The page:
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Topic: Mental Disability

Project: Students will present their project work through power point presentation as opposed to the more traditional scrapbook format.

Method: I started this computer project after the module had begun. This meant a change in the teaching strategies I was using. I had been using "Breakthrough" by Michael Shevlin and Patricia Noonan Walsh. (ISBN 0 952471000) as a basic text. This involved teaching strategies such as Group work, simulation, role-playing and discussion. The students were enjoying the programme but the content was rather nebulous for power point, particularly because we were now on a fairly tight time-scale.

My new objective was to equip the students with information that they could edit, in preparation for work on their power point presentations. My classroom work became more information based and I inclined towards lecture format.

To make it more interactive and stimulating(!) for the students, I prepared handouts to accompany the class content. These were partially completed. Students then filled in the extra information during the course of the class.

The information I used came mainly from Fact Sheets developed within the CARA programme, published by Health Education Bureau and St. Michael's House Research, 1983.

Once the material was covered, I spent a class explaining power point and the type of editing that they would now need to do. We spent the next three classes editing. Students selected an area they were interested in, and then decided the amount of material that would appear on each slide.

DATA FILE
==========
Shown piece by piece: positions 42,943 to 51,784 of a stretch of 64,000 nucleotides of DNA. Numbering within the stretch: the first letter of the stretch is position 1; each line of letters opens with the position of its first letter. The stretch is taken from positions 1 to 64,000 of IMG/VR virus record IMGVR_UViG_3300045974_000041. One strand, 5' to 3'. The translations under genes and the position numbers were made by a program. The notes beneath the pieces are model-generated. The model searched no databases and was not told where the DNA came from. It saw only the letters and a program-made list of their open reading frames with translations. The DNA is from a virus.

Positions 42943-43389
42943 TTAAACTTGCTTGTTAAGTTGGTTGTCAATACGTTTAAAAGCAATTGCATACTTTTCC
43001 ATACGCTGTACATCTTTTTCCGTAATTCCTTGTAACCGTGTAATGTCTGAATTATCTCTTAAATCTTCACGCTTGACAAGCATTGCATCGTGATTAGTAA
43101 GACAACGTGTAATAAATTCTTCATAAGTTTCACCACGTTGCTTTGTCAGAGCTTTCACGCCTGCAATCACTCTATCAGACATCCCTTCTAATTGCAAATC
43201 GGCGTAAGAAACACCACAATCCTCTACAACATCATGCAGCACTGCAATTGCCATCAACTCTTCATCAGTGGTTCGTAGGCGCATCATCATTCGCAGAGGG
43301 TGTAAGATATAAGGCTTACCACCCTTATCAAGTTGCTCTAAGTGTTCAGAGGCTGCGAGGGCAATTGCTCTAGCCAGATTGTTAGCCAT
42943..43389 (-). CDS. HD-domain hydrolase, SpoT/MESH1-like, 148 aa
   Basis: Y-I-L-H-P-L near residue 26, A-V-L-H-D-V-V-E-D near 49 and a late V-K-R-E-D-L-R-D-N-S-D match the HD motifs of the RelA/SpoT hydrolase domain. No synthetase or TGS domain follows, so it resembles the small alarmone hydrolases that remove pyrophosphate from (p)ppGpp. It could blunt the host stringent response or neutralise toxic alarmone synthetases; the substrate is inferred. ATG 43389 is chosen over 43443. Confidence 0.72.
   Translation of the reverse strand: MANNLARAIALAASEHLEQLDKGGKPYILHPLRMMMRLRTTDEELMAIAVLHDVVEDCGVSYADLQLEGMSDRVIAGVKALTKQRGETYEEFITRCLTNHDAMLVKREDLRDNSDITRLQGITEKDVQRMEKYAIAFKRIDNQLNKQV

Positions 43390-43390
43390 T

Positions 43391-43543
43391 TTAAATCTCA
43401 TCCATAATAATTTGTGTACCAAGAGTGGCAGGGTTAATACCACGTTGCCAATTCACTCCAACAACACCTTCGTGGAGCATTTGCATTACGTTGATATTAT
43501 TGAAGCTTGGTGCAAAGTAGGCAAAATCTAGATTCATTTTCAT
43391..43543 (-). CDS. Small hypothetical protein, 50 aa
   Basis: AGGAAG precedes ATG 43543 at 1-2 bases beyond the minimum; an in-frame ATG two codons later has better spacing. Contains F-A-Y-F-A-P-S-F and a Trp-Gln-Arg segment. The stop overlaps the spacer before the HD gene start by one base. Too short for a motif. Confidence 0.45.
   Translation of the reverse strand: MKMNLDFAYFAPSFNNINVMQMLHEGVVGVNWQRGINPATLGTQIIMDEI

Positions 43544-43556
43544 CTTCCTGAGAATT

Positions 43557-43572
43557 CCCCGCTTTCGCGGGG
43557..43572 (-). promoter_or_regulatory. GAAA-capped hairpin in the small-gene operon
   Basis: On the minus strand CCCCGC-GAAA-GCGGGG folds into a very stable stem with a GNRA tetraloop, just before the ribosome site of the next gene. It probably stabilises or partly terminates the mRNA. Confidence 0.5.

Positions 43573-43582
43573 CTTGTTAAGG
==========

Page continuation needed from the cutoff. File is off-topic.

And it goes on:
The editing process was most beneficial. It accessed a type of learning that their previous project work often evaded. In scrapbook projects, the students found it hard to resist lifting chunks of material and using it verbatim. Sections of their work were mere transcription. Sometimes, projects even contained photocopied information (very pleasantly presented, mind you) but there was a strong possibility that the material had not even been read, let alone digested!

Active editing was done. Some clued into the framework that the handouts provided. They used these for the bullet content and saved their own added information for the commentary.

When we finally got to the computer room, students were ready and motivated. Many had used power point before, all seemed fairly at home working on computers. Their level of competency was reassuring and comforting for the not so computer literate teacher! Template works excellently. Plenty of peer teaching went on. There was some trouble saving material on the desktops, but students sorted these out.

Students particularly liked animation. They were very engrossed in their work. The programme allows plenty of room for creativity between choosing material; the editing process; selecting background, clip art and animation.

The plan now, is that these slide shows will be available on Transition Year Evening for students to show to their parents. They are not so keen on this idea. Private work is fine but the public forum intimidates them. It is drawing on a whole new range of skills. Nonetheless, they will present their slide shows to each other and provide their own narration. Hopefully we will glean a couple of confident, fluent presenters from the pack, who will be willing and able to present their projects to the parents.

I include a sample of the kind of handouts I used and the commentary that accompanied the handouts.


Click below for links to Handouts and Commentaries or back to the introduction


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